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Interviews > Richard Hescox
(Pre-Production Artist: Escape From New York)
How did you end up
being an artist and a poster artist?
I always drew
and loved doing art. I went to a good art college and graduated with
honors. Being in Hollywood, film work was all around so I just fell into it. I
did poster art for E.T., The Dark Crystal, Swamp Thing and
lots of other projects.
you get the assignment to do early promotional art for Escape From New York?
I was doing film advertising illustrations at the time and I would send my
portfolio to all the ad agencies in town (Los Angeles/Hollywood). On occasion I
would get a call to come in for an assignment. I was called to a company I
hadn't worked for before. Don't remember their name now. They roughly explained
the film to me. General story line was about all. They had a vague idea of the
image they wanted: Snake squatting in front of a ruined but recognizable NY
skyline with a suggestion of prison walls. It was pre-production so there
weren't any photos of the actors or sets to work from. They mentioned the eye
patch and snake tattoo. And they asked for a semi-futuristic big gun in his
How much creative input did you have on the art and how
was it conceived? Also, did you know that your art was the inspiration behind
the promotional pre-production photos of Kurt Russell as a long haired Plissken
where his futuristic weapon was removed and a leather shirt was added?
I had full freedom to design the scene and the weapon and costume for the
painting. The hair was just what my model had since they did not tell me any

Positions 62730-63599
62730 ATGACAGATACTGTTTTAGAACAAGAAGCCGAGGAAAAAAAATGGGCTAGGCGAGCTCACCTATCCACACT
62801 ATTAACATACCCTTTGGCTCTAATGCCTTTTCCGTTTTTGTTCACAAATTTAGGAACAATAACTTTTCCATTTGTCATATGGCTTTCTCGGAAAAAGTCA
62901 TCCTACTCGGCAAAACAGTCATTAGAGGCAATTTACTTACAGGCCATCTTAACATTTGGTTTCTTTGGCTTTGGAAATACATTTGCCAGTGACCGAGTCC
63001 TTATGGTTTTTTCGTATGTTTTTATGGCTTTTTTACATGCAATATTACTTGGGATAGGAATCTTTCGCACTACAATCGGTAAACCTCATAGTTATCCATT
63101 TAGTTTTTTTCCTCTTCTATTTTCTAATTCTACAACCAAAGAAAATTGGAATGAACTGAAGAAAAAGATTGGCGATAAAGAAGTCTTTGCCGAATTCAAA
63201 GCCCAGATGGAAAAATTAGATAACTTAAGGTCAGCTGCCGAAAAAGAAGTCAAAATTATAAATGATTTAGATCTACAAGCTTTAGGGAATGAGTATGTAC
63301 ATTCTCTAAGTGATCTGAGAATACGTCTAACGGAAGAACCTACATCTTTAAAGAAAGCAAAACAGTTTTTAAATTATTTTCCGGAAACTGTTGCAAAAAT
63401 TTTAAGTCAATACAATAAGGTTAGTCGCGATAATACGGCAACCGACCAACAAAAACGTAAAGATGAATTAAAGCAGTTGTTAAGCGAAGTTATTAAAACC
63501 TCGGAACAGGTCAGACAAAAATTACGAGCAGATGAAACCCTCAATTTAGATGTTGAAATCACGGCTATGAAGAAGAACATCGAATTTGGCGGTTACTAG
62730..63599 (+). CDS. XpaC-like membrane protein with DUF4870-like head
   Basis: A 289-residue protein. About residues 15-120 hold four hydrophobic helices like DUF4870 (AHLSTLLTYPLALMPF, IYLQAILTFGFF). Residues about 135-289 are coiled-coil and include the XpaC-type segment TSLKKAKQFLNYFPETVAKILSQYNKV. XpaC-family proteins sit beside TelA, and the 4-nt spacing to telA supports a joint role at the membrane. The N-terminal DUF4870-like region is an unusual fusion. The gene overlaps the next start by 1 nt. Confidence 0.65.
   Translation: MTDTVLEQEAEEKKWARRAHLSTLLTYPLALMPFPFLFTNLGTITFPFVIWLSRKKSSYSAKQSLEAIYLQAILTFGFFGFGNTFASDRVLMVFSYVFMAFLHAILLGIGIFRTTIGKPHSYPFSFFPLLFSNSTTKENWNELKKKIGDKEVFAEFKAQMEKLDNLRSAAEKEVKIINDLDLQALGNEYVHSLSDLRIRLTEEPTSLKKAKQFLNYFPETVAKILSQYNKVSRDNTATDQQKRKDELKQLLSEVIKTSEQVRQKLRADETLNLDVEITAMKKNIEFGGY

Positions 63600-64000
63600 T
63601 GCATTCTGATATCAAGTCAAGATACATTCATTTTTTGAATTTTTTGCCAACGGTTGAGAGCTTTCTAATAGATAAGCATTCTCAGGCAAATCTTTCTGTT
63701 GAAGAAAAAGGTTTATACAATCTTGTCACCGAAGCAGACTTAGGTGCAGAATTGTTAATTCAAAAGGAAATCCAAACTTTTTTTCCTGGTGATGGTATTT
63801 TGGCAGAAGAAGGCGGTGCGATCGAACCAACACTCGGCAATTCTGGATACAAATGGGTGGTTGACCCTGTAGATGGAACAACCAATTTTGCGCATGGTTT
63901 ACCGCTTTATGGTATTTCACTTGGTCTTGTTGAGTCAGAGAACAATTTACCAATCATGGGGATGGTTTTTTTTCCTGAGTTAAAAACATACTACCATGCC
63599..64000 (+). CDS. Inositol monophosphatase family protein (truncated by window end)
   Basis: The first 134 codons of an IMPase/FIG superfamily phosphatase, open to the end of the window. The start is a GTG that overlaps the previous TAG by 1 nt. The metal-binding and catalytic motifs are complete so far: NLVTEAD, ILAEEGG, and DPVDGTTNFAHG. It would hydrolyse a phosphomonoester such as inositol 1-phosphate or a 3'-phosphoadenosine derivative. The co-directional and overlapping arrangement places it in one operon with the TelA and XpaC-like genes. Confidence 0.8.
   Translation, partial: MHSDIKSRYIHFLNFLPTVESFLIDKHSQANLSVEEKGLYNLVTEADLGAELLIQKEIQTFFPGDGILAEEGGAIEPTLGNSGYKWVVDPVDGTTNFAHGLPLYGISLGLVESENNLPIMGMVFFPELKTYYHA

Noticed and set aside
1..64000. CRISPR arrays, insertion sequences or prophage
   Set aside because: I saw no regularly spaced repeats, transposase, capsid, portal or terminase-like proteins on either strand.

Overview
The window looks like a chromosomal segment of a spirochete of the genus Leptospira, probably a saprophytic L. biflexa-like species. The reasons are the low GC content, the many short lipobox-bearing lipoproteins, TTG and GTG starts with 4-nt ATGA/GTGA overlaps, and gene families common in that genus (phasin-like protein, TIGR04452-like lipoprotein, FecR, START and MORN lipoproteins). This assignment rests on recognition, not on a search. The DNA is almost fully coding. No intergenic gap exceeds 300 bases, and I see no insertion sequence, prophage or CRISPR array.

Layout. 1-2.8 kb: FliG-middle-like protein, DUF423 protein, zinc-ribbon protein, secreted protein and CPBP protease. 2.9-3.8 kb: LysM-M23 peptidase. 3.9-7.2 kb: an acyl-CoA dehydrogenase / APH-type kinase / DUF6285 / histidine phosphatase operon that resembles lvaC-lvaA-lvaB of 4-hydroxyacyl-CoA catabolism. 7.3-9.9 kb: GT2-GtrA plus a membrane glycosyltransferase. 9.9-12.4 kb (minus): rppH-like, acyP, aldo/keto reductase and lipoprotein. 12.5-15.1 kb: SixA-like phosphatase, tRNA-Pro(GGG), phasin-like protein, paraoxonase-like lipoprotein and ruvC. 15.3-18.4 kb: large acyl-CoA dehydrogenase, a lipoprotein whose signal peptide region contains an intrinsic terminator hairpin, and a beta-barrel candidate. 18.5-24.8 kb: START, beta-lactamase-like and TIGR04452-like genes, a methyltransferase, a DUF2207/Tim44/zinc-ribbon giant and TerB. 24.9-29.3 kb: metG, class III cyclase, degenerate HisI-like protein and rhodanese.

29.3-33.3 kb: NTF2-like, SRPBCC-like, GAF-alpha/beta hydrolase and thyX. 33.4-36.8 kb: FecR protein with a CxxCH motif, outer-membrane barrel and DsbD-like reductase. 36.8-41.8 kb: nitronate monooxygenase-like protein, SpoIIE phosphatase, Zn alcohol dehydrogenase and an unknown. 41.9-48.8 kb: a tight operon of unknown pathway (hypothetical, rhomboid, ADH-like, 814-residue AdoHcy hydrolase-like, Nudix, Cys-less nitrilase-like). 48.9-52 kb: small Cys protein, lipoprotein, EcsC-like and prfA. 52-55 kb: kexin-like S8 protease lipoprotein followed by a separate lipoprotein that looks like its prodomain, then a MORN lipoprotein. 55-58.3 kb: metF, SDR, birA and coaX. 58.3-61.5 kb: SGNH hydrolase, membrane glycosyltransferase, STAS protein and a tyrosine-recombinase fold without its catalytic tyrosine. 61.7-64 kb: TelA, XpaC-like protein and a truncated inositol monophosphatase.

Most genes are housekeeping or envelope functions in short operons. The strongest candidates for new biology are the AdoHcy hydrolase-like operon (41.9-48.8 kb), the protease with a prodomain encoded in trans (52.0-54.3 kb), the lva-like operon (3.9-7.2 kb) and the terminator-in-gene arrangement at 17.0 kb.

different. In terms of development it was just hear the details they gave me in
one meeting, do the painting, turn it in and get paid. I have a vague memory
that the art was initially done for an ad in Variety magazine to generate
interest in the project before it got going. Maybe not even cast yet. All the
other uses for the art were a surprise to me!
Was this the only piece you did for the movie or did you
have other drawings or ideas?
This was the only piece done.
did it take to make and what reactions did you get from it?
than a week. Hollywood always seemed to have short deadlines. Don't remember any
specific reaction to it but they accepted it, paid me and used it, so they must
have liked it?
any other anecdotes you'd like to share with us about the art?
brother-in-law posed for the figure in my backyard. Changed the face from his
you think of the movie
I never saw it.
What are you currently doing and what do you enjoy
doing in your spare time?
Now I mostly
paint personal paintings in the Fantasy art genre and sell them to collectors. I
was in Computer game design for many years, but now paint as I like without art
Thank you for your time,
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